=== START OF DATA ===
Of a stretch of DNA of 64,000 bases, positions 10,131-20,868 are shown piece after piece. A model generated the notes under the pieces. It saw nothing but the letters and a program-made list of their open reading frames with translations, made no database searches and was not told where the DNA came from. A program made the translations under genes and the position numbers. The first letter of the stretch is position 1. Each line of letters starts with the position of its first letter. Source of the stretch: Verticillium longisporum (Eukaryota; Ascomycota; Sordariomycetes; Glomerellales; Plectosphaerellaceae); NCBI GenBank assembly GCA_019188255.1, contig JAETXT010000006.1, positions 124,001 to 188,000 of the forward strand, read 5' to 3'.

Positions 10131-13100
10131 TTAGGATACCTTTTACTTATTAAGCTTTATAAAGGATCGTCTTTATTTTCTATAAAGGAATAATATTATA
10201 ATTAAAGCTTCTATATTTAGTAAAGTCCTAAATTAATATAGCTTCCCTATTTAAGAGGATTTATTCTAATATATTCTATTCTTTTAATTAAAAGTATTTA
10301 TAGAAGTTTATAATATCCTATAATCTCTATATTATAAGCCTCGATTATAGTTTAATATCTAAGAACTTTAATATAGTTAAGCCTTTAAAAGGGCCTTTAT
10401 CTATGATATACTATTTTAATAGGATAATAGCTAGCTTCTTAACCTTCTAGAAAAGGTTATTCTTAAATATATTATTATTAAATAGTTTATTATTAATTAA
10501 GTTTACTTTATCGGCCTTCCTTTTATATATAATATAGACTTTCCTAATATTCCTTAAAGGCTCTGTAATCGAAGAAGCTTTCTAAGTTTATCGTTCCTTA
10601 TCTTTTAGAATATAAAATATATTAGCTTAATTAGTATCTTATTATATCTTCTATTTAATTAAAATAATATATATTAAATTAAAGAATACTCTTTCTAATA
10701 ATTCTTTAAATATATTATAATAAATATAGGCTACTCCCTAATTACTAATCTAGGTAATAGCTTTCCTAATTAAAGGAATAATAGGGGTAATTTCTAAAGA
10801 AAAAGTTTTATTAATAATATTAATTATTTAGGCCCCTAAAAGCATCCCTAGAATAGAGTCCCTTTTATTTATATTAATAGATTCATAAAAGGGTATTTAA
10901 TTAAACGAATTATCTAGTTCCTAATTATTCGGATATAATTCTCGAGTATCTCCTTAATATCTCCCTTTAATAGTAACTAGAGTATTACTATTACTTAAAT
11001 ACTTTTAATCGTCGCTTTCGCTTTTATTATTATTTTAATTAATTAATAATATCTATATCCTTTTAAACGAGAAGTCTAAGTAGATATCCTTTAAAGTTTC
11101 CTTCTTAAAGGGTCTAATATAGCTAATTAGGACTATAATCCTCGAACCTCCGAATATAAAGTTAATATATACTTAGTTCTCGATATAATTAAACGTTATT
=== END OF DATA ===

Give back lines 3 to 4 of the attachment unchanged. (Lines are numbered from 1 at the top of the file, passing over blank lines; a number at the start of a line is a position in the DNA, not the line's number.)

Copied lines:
10131 TTAGGATACCTTTTACTTATTAAGCTTTATAAAGGATCGTCTTTATTTTCTATAAAGGAATAATATTATA
10201 ATTAAAGCTTCTATATTTAGTAAAGTCCTAAATTAATATAGCTTCCCTATTTAAGAGGATTTATTCTAATATATTCTATTCTTTTAATTAAAAGTATTTA